an alarm should be given and the safety function has to switch off the heater. It is also possible to use a hair dryer to warm up the sensor,
or to move it closer to the heating element.
Check also the humidity. The incubator should be able to create up to 80% humidity. On the other hand it should be possible to reduce the
humidity down to 40%.
An important task during the maintenance is the thorough cleaning of the technology compartment under the cabinet.
A vacuum cleaner helps a lot to clean the inside of the incubator but it is not essential. A brush will also do. Plastic parts and everything
that is water resistant should be washed with hot soap water added with antiseptic. Do not forget the air inlet filter.
A dusty fan can be cleaned easily with a brush, but this should not really be needed because of the inlet filter.
A calibrated (electronic) thermometer with an accuracy of 0.1°C is needed. A clinical (fever) thermometer can not be used because it only
shows the maximum temperature.
A hygrometer is also needed when the humidity has to be checked.
Burned heating elements can be replaced against other types as long as the wattage is
the same. Some heating elements are protected by a thermal fuse. Consider this when
you diagnose a 'blown' heating element.
Also, a blown heating element or thermal fuse has a reason. Check the fan operation.
When replacing a defective thermostat do not only look only at the temperature range but
also at the accuracy and the hysteresis. Hysteresis is temperature difference between
switching off and switching on. For an incubator a hysteresis of 1°C is needed.
Be careful with thermostats. The thin capillary tube is usually rolled up. This is correct.
Do not cut it. It is not a wire, but a fine tube. Also avoid bending the tube. It can get kinks
and will not work any more.
Lubrication also helps when the fan gets noisy. Axial computer-type fans have a label in
the centre which can be lifted up a bit for lubrication. One drop of oil is enough.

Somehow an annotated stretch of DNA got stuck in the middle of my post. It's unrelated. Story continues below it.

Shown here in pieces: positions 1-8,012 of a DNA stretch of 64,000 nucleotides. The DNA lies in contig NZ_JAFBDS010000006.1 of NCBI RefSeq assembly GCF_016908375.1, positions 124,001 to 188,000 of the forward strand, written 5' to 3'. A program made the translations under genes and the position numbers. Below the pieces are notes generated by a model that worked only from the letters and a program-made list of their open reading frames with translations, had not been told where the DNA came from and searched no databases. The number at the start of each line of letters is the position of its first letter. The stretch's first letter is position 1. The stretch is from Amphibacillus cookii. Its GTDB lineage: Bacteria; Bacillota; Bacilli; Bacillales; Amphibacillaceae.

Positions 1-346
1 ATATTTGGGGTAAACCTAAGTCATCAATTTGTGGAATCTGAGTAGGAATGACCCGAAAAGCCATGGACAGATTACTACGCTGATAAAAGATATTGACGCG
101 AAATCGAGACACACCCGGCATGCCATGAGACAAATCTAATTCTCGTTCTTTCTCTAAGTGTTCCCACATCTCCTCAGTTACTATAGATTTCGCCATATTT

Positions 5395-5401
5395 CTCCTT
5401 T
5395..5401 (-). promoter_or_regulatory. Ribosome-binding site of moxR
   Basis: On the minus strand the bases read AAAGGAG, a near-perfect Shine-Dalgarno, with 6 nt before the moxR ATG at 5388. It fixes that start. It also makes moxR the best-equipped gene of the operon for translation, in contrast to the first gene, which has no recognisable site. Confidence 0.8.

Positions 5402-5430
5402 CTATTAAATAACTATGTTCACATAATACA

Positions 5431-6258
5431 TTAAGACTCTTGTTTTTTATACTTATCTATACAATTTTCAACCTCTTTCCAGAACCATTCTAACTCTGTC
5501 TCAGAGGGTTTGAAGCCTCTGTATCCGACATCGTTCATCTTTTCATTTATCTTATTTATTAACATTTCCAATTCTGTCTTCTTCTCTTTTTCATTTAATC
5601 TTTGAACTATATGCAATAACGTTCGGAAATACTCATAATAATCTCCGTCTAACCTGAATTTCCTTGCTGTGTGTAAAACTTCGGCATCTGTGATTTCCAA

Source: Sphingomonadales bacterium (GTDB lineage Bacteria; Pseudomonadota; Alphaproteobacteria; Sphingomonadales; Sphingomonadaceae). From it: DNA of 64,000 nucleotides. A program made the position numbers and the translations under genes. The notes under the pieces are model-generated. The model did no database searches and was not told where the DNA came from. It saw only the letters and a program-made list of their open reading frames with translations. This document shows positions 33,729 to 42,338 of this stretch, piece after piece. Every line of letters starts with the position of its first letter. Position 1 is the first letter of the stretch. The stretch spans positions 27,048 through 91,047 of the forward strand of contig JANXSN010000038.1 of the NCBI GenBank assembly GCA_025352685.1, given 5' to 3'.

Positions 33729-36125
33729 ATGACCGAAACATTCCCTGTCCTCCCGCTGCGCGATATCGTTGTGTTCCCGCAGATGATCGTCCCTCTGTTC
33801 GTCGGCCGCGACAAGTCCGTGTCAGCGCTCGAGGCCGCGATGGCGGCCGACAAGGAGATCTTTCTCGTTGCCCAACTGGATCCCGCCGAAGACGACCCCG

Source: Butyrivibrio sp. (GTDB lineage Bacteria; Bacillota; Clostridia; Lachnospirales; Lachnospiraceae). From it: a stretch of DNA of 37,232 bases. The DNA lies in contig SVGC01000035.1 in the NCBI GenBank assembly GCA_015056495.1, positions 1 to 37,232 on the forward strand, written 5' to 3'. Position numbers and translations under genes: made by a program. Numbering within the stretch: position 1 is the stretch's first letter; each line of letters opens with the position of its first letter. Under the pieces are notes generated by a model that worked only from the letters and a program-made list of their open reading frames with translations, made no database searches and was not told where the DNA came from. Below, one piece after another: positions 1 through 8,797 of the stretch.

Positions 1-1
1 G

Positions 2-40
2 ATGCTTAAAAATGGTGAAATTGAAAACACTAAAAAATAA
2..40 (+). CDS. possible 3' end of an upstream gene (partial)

Broken hood thermometers should never be replaced against mercury glass-
thermometers. The glass can brake and mercury is toxic.
The sleeves of the ports are often torn, filthy or missing, but you can find the material for
replacement easily in every town.
Casters and brakes are often damaged and spares are difficult to find. But often the
incubators are not moved anyway and the casters are not needed. In this case it is a
good idea to remove them completely to ensure the incubator is standing stable.
Modern incubators use disposable bacterial filters that can not be reused. Make sure you have some spare filters in stock.
Broken or disappeared thermometers can be replaced by mechanical or alcohol thermometers only. Mercury thermometer must not be used.
According to WHO the life expectancy of infant incubators is 7 - 10 years.
Well maintained incubators can reach easily 15 years or more.
Do-it-Yourself infant incubator
Building an infant incubator is an interesting challenge for all craft skilled technicians and technically interested students. The control
of temperature and humidity and some safety features can be done relatively easy electrically, electronically or with a microprocessor,
depending on your preferences.
When surfing through the Internet you get the impression that do-it-yourself equipment made from cheap components is right for hospitals in
developing countries. But this is wrong. What is needed is robust equipment built with proven and simple technology and not high-tech with
cheap components which nobody can repair.
If you really want to design an incubator for low-income countries think about the following criteria:
The construction must be simple and easy to understand. A local technician should be able to repair the incubator one day. Mechanic thermostats
are therefore better than electronic controls. But a simple electronic control is still better than a microprocessor, which needs a special
program and thus can not be repaired.
Working conditions in developing countries are often rough. The cabinet should be as durable as possible and easy to clean.
Few and big knobs for setting the values are better than delicate push buttons.
The simpler the control the less sensitive it is against voltage fluctuations and power outages. The components also have to be protected
against spikes and surges.
Cheap but good quality
The whole incubator should be much less expensive than a commercial one, but the components and the design should be of high quality. Save
money by reducing the features but do not try to save money by using cheap low quality components.
Universal heating elements (or lamps), universal fans (from a computer maybe) and universal and simple control elements are needed.
Some interesting solutions I have collected here
Important manufacturer of infant incubators are:
Links and sources
Here are some Wikipedia Medical Equipment
Neonatal intensive care unit (NICU)